Lawsuit

Apple sued for £768m in UK over that old Battery Throttling issue

25 million iPhone users could be owed under a legal claim launched today

Apple is set to face a £768m class action lawsuit in the UK over claims it misled iPhone users into downloading updates that slowed old iPhones down.

Campaigner Justin Gutmann is seeking damages on behalf of up to 25 million iPhone owners in the UK who were affected by Apple’s practices.

Apple acknowledged that a software update released in 2017 hampered the performance of devices, although it claims the software was meant to protect the phone’s battery life.

The company previously paid $113m to settle a similar case in Arizona, and $500m to settle another in California.

Gutmann’s claim has been filed with the Competition Appeal Tribunal, the UK’s specialist judicial body that hears cases relating to anti-competitive market practices.

It is an opt-out claim, meaning people who owned an iPhone 6, 6 Plus, 6S, 6S Plus, SE, 7, 7 Plus, 8, 8 Plus and iPhone X model do not need to actively join the case to seek damages.

“Instead of doing the honourable and legal thing by their customers and offering a free replacement, repair service or compensation, Apple instead misled people by concealing a tool in software updates that slowed their devices by up to 58%,” Gutmann said.

“I’m launching this case so that millions of iPhone users across the UK will receive redress for the harm suffered by Apple’s actions.

“If this case is successful, I hope dominant companies will re-evaluate their business models and refrain from this kind of conduct,”

The saga began following a study by a user who claimed that Apple’s tech automatically slowed phones when the battery had a diminished charge capacity. Apple admitted causing the issue and apologised for the apparent downgrade.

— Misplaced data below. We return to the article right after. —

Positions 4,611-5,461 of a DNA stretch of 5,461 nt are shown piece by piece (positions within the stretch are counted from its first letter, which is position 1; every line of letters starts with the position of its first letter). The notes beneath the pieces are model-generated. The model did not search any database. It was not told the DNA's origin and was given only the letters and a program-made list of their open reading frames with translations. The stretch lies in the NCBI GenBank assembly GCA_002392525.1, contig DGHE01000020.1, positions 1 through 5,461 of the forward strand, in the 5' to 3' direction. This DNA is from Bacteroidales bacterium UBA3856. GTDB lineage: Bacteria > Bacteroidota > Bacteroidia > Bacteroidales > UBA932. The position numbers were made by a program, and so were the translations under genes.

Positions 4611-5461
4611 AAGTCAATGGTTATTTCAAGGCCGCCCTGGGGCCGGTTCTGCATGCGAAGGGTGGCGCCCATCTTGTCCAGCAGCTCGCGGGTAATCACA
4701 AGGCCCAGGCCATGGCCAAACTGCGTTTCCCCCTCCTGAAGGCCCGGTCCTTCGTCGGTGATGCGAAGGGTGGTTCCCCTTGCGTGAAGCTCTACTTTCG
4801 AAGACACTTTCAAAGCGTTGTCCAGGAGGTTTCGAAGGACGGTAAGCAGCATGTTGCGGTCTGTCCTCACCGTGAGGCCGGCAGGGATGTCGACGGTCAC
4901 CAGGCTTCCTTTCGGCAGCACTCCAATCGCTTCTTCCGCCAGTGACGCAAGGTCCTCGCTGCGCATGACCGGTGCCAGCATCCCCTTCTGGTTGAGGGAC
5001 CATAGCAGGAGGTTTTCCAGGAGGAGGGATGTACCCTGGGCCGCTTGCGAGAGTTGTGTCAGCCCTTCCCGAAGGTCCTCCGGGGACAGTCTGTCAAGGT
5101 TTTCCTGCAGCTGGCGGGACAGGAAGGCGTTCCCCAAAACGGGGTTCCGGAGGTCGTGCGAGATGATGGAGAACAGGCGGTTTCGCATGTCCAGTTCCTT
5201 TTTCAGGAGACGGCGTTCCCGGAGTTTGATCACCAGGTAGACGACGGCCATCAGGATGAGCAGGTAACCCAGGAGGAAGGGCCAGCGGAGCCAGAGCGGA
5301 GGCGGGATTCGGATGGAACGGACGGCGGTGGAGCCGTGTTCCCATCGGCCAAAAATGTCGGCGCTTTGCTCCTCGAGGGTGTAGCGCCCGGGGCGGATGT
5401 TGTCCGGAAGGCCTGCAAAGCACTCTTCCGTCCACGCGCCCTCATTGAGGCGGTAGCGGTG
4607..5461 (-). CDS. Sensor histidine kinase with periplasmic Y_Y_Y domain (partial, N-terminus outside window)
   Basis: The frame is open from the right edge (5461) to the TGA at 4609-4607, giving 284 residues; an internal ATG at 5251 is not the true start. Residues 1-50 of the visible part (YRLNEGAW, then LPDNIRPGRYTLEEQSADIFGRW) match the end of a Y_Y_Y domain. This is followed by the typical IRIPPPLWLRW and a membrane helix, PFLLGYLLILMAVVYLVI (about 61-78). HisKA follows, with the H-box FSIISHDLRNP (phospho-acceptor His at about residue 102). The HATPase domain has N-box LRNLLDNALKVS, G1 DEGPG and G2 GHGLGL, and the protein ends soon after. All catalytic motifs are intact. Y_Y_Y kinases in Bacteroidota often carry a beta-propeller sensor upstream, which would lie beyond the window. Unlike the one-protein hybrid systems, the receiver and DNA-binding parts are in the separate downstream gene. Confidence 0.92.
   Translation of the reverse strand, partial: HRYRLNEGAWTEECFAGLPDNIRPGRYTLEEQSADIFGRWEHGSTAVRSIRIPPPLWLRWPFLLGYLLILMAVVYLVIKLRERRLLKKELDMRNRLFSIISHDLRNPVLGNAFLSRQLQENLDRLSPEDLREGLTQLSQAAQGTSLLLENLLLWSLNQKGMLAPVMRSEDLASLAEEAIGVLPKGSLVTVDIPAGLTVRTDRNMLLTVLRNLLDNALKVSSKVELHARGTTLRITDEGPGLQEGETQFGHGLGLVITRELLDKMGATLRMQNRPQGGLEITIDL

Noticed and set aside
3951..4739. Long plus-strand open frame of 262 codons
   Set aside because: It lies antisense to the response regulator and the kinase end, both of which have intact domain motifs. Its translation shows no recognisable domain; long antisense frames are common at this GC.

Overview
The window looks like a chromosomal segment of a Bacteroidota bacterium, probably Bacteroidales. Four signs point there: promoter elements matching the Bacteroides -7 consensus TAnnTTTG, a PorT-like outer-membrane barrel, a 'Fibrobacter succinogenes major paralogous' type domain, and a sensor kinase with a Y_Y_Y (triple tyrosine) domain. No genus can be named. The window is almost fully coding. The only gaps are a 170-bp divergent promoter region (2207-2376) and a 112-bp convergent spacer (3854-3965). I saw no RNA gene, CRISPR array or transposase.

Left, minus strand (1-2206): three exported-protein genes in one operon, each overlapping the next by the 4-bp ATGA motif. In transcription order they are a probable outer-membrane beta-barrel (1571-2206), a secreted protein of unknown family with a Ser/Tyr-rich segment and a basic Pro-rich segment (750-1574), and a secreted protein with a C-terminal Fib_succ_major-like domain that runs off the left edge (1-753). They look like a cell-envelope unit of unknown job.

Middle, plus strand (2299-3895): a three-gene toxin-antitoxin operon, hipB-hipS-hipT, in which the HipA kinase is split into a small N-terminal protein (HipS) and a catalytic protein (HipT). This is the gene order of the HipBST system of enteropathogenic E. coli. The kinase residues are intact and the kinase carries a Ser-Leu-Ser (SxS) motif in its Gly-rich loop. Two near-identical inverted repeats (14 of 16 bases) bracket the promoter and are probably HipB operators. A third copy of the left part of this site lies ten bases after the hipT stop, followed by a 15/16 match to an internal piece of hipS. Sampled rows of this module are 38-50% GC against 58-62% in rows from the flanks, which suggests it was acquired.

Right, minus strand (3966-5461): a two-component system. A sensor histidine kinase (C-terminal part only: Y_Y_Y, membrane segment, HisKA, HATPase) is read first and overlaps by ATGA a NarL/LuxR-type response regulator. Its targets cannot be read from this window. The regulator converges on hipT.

In a statement, the company explained that as the lithium-ion batteries used in its phones age they become less able to provide the top levels of electrical current needed.

The problems with peak current draws especially occur when batteries are cold or low on charge – “which can result in the device unexpectedly shutting down to protect its electronic components”, Apple said.

Lithium-ion batteries lose their capacity over time due to the physical wear-and-tear of ions passing through the material of the battery.

But iPhone users had complained about their devices turning off abruptly even when they had a significant amount of charge left.

The company eventually replaced eleven million iPhone batteries in 2018 and also introduced a feature to allow users to turn off the power management tool.

In a statement, Apple said:

“We have never, and would never, do anything to intentionally shorten the life of any Apple product, or degrade the user experience to drive customer upgrades.

Our goal has always been to create products that our customers love, and making iPhones last as long as possible is an important part of that.”

However Gutmann claims Apple did not do enough to inform customers about its battery replacement service and that the company has abused its market dominance.

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